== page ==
The Cryogenic Wideband (2.5 - 14 GHz) Receiver System for the Arecibo 12m Telescope
The Arecibo Observatory, in addition to the now-decommissioned 305-meter radio dish, hosts a 12-meter radio dish telescope. Following the collapse of the 305-m telescope, its backend receivers were re-purposed for use with the 12-m telescope, broadening the scientific capabilities of the smaller dish.
The 12-m telescope was commissioned in 2011 with room-temperature receivers operating at S-band (2.21 - 2.34 GHz) and X-band (8.1 - 9.2 GHz). In more recent years, it was fitted with the appropriate backend to be used as a part of the Very Long Baseline Interferometer (VLBI) and was used extensively to image the solar radio continuum at X-band and to monitor pulsars at high-cadence at S-band.
However, the operation of the 12-m at room-temperature and its relatively narrow bandwidth were not appropriate for many other astronomical applications. In 2021, the team at AO began the process of upgrading the telescope with a wideband (2.5-14 GHz) cryogenic front end receiver. This massive effort was undertaken by AO scientists, engineers, and staff, including: Anish Roshi, Phil Perillat, Felix Fernandez,, Bentege Perera, P.K. Manoharan, Luis Quintero, Arun Venkataraman, Sravani Vaddi, Allison Smith, Carlos Rios, Wilson Morales, Francisco Jimenez, and Osvaldo Colon. The cryostat, wideband feed and cooled receivers were designed and built by Hamdi Mani, CryoElec, Arizona, in consultation with the AO team.
The first phase of the upgrade was completed in early 2022, and Phase II of the project began in the summer of 2022. Commissioning was completed mid-2023, with first light acquired in late June. The receiver temperature measured at the outdoor antenna facility was ~25K over 2.5 GHz to 14 Ghz. The zenith system temperature measured on the 12-m telescope was about 40K near 3.1 and near 8.6 GHz.
In the six weeks between the completion of the upgrade and the closure of the Arecibo Observatory, the team of AO scientists acquired as much astronomical science data as possible. Many of these observations were conducted in part by undergraduate students from the ENCANTO program at the Arecibo Observatory.
Tracing Low-Density Molecular Gas: One of the primary projects was to observe emission lines from Methylidyne (CH) in the galactic plane. CH has three transition frequencies that are accessible with the upgraded system at 3.263 GHz, 3.335 GHz and 3.349 GHz. This molecule was chosen because it can serve as a tracer for low-density molecular gas, which is not traceable using CO emissions.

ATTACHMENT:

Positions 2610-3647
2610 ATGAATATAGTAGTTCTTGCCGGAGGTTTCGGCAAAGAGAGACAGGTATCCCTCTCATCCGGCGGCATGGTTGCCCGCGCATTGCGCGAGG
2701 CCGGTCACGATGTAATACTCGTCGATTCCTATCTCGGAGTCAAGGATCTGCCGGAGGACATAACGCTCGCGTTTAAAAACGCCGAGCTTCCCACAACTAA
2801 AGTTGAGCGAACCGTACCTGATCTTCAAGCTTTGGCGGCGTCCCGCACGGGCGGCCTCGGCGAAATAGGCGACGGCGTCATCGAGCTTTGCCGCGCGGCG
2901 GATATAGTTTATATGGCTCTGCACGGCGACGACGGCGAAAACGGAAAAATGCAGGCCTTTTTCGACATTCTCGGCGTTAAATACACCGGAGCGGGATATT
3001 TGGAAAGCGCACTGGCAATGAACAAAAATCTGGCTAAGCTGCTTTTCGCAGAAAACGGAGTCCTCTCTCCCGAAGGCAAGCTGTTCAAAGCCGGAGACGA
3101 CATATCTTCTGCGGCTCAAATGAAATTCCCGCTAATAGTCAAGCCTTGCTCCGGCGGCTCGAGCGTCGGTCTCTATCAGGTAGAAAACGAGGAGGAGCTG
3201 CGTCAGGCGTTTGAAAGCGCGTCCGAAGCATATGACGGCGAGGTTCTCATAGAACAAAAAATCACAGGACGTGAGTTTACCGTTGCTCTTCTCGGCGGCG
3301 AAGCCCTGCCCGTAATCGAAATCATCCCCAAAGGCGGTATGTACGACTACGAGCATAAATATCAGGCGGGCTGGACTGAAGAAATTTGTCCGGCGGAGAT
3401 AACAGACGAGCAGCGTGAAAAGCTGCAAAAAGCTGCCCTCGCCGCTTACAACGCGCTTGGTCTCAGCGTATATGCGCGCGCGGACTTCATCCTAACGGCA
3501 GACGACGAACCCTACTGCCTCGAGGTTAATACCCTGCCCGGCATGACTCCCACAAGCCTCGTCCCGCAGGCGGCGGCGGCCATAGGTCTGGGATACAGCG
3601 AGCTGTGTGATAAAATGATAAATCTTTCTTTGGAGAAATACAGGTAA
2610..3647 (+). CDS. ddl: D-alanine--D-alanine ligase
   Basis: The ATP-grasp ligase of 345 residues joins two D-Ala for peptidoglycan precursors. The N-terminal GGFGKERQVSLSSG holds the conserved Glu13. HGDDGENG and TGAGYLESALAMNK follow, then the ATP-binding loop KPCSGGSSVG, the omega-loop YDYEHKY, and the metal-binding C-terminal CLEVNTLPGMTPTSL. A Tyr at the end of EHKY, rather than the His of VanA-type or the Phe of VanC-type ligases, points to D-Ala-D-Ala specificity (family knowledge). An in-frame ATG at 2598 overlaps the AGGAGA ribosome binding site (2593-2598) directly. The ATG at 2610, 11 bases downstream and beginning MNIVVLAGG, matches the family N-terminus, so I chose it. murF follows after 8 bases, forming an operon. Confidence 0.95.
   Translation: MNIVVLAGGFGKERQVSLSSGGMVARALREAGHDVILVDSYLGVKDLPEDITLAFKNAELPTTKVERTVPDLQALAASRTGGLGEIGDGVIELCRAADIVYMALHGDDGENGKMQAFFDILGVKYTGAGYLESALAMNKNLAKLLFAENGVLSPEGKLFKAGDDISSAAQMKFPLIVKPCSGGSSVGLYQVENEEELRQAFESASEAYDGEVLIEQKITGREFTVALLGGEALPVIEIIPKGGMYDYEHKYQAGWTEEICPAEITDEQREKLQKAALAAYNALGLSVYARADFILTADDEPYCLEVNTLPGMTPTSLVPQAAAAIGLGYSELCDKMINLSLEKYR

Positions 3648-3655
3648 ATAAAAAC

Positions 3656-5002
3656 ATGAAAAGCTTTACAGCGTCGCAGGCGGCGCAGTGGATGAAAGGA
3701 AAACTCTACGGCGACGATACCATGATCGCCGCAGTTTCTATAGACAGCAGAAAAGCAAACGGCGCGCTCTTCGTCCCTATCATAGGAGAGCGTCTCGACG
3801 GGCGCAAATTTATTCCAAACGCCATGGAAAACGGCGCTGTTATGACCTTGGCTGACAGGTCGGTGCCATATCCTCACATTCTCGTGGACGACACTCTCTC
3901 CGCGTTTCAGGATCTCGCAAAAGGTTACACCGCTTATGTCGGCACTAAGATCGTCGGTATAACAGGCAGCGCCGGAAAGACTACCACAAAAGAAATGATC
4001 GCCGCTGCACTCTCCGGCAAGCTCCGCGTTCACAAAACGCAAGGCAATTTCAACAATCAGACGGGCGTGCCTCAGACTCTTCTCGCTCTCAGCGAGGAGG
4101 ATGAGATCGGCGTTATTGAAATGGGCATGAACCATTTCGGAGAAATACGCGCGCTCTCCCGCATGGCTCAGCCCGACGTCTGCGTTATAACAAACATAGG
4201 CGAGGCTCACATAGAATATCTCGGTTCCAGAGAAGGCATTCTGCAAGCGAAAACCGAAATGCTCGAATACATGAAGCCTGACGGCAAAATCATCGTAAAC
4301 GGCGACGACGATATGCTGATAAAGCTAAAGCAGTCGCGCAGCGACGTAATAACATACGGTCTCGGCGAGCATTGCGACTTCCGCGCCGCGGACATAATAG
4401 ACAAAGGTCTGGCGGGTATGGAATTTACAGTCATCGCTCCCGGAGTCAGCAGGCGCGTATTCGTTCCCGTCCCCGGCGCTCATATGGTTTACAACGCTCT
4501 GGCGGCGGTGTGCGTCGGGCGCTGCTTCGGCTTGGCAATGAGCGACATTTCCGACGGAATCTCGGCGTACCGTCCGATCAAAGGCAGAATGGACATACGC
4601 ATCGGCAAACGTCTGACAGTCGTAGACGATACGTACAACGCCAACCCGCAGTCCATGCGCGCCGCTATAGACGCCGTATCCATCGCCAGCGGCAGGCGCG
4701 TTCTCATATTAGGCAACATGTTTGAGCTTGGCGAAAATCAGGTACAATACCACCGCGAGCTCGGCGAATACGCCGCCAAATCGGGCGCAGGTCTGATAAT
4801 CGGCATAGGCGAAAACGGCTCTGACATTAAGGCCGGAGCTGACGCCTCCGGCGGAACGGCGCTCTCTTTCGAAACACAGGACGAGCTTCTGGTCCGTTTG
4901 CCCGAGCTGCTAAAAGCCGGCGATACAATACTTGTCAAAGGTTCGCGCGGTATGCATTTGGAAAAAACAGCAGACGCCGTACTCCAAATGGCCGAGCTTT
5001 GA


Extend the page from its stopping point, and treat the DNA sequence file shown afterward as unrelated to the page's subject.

Extended Ionized Gas in Cygnus X: The upgraded 12-m telescope was able to detect radio recombination lines from Cygnus X region, which originate from extended ionized gas in the region. This data set is used to investigate the yet unexplained lack of helium ionization in the extended gas.
Pulsar Observations: The 12-m telescope with the new receiver was used to continue the high-cadence pulsar monitoring program. These observations were done near 3.1 GHz.
Solar Imaging: On Aug 7, 2023, the upgraded 12-m telescope imaged the Sun at X-band. Near-simultaneous images were acquired in the extreme ultraviolet by the Solar Dynamics Observatory. The radio images show an active region of complex magnetic configuration on the Sun that produces intense flares and coronal mass ejections.
These planned areas of science and the future science that could be accomplished using the 12-m telescope following the vast improvements provided by the upgraded cryogenic system, are captured in the Bulletin of the AAS article published by AO staff Anna McGilvray.
A detailed description of the cryogenic frontend upgrade, future work that should be done to further improve the facility, and the results from the commissioning observations will be published in an upcoming article in Radio Science, led by Anish Roshi, Head of Astronomy at AO (Roshi et al. 2023).
This massive, important effort demonstrates the unique science capabilities still achievable at the Arecibo Observatory.